The Catch, about a young woman who returns to her hometown and her estranged family on the rural coast of Maine, was filmed in Gloucester and Rockport, MA. Director and MA native Matthew Balzer developed the plot based on true crime stories and anecdotes about real New England fishermen.

THE CATCH

Notable short films with New England connections include:

John Gray’s Extra Innings starring Peter Riegert, about an aggressive sports reporter who interviews the manager of the Boston Red Sox in an attempt to uncover secrets from his past;

Discover Wonder: The Octopus Garden by John Dutton, about a research expedition that uses Alvin, the Woods Hole Oceanographic Institution’s Human Occupied Submersible, to journey two miles deep into the abyss of NOAA’s Monterey Bay National Marine Sanctuary, where they discover one of the rarest and deepest octopus breeding colonies on the planet.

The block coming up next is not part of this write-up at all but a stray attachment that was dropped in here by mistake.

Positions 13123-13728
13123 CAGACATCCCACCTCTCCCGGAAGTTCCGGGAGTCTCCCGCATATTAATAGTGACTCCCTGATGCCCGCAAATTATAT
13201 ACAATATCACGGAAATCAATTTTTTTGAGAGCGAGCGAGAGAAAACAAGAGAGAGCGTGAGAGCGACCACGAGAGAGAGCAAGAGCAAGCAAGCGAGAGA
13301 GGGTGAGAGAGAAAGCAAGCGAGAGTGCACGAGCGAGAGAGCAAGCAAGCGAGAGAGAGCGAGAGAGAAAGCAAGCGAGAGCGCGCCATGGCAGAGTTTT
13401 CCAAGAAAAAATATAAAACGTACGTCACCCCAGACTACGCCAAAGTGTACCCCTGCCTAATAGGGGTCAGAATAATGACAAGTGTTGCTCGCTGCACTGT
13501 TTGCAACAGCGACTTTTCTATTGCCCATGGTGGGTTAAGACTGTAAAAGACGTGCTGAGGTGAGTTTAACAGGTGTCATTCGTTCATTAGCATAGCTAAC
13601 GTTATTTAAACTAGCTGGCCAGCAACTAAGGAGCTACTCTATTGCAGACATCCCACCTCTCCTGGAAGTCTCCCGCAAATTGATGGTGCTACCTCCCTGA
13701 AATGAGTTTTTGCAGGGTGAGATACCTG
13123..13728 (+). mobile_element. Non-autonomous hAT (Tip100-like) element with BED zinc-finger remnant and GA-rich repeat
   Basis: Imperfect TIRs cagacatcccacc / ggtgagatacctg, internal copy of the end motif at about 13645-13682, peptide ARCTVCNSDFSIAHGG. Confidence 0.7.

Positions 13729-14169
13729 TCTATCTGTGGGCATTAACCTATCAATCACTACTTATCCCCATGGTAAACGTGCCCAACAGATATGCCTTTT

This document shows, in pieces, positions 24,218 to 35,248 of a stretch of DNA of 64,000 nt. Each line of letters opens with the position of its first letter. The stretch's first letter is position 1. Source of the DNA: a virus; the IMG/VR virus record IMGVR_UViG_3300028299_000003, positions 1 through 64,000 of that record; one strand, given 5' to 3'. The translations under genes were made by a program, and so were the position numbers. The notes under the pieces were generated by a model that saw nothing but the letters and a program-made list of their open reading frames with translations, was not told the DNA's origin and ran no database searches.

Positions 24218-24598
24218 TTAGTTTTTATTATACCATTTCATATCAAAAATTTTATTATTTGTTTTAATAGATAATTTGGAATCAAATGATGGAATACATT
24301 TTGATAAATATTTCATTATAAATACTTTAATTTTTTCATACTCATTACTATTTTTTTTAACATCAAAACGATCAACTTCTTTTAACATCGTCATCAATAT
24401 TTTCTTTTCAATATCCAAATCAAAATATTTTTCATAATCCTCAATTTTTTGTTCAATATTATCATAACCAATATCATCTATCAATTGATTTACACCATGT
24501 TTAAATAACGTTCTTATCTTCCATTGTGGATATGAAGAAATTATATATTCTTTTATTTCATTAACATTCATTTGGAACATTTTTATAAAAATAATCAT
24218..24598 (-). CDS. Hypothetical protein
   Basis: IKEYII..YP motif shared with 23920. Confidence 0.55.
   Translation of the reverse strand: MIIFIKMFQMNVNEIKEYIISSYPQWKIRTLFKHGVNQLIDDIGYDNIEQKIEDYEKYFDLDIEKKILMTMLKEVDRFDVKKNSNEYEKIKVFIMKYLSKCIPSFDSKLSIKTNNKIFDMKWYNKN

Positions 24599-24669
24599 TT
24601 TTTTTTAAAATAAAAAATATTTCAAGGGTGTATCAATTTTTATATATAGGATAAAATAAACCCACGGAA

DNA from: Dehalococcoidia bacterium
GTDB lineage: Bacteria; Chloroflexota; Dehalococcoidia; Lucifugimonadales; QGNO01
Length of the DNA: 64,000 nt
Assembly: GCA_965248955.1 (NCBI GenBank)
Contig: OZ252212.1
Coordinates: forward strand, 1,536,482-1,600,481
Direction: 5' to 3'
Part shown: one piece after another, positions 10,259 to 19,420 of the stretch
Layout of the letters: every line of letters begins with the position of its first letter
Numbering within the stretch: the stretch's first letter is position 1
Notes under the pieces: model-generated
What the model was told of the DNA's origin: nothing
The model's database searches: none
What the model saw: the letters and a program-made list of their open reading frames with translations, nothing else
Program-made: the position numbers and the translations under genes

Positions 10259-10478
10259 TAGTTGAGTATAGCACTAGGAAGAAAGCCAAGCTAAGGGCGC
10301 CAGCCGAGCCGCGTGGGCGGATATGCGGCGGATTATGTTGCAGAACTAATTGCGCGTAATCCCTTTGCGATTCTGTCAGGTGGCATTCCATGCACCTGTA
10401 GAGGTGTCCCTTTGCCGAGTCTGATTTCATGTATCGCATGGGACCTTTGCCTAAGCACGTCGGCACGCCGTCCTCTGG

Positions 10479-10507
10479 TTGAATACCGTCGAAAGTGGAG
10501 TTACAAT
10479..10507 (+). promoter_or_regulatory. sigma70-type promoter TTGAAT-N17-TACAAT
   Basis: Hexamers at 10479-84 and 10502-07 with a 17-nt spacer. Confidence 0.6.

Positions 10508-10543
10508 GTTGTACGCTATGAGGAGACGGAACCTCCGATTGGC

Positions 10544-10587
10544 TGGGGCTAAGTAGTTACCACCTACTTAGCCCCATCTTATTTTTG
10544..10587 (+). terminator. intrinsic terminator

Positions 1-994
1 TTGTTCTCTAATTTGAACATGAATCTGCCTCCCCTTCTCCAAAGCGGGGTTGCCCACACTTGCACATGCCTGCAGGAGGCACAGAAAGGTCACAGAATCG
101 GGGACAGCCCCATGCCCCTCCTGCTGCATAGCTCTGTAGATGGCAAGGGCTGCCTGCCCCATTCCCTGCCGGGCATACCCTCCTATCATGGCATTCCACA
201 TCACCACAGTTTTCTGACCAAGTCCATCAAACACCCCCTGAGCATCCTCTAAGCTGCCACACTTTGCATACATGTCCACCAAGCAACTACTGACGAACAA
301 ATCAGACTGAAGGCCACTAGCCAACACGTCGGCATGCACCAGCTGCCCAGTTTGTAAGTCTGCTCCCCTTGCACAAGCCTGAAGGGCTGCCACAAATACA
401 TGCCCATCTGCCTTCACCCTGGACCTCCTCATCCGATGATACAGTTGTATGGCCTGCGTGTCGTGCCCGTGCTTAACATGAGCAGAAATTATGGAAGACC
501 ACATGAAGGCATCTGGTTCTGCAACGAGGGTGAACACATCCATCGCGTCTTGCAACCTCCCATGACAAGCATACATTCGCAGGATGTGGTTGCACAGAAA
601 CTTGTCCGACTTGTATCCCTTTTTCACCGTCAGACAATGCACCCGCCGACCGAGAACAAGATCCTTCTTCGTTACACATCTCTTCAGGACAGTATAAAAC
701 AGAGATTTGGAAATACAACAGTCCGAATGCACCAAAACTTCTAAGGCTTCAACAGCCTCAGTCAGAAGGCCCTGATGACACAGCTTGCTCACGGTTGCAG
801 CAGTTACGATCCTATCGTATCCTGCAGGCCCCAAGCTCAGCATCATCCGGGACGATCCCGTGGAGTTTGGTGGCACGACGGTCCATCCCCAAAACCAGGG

Fermín Rojas’s King Philip’s Belt: A Story of Wampum, which illustrates how the Mashpee and Aquinnah Native Wampanoag people on Cape Cod are weaving a new ceremonial wampum belt for the first time in almost 300 years in the hopes the belt will call out to the legendary belt once worn by Sachem King Philip (Metacom).

Films about music is a festival hallmark. Festival alumnus David Henry Gerson’s The Story Won’t Die is a documentary about a Syrian rapper, tortured by Bashar Al-Assad for his lyrics, who uses his music to survive one of this century’s deadliest wars. Together with other creative personalities of the Syrian uprising, he tells the story of revolution and exile while reflecting on a global battle for peace, justice, and freedom of expression.